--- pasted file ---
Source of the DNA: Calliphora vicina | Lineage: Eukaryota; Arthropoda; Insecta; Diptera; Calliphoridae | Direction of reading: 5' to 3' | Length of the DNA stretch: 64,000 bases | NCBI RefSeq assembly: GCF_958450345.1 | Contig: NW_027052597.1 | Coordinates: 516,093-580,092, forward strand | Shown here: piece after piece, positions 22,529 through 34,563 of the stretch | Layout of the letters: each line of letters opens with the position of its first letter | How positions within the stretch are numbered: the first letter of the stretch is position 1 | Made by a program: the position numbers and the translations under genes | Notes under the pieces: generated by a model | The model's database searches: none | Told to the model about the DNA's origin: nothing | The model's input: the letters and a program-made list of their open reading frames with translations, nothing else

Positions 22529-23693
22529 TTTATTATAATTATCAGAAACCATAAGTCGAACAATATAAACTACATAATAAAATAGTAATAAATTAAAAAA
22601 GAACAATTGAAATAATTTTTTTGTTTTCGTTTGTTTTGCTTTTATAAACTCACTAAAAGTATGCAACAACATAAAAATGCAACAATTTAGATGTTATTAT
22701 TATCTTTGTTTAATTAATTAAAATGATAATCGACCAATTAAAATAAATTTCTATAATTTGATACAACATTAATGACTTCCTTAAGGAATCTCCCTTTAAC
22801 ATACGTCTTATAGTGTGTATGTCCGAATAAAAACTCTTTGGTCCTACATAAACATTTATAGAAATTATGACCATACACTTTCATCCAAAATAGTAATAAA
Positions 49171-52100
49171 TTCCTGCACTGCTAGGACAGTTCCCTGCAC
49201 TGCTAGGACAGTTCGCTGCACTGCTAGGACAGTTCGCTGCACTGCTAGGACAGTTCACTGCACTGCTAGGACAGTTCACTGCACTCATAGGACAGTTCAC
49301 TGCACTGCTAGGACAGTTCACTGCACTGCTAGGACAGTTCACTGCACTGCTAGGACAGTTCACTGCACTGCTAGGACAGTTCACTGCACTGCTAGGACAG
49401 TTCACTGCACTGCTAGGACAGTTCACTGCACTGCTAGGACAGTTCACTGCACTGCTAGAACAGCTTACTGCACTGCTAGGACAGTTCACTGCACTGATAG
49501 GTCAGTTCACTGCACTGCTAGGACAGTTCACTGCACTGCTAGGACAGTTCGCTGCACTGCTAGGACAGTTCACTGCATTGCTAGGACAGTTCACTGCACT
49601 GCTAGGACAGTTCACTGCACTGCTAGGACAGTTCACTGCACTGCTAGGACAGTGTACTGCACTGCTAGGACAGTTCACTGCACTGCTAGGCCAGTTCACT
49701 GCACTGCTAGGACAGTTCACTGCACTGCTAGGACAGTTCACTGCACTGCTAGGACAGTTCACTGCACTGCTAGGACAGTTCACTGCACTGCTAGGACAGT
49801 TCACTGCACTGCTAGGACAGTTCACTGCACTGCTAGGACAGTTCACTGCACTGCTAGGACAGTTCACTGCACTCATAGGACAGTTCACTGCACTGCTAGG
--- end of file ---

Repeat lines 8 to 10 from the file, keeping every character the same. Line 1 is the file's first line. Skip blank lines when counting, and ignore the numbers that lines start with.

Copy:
49171 TTCCTGCACTGCTAGGACAGTTCCCTGCAC
49201 TGCTAGGACAGTTCGCTGCACTGCTAGGACAGTTCGCTGCACTGCTAGGACAGTTCACTGCACTGCTAGGACAGTTCACTGCACTCATAGGACAGTTCAC
49301 TGCACTGCTAGGACAGTTCACTGCACTGCTAGGACAGTTCACTGCACTGCTAGGACAGTTCACTGCACTGCTAGGACAGTTCACTGCACTGCTAGGACAG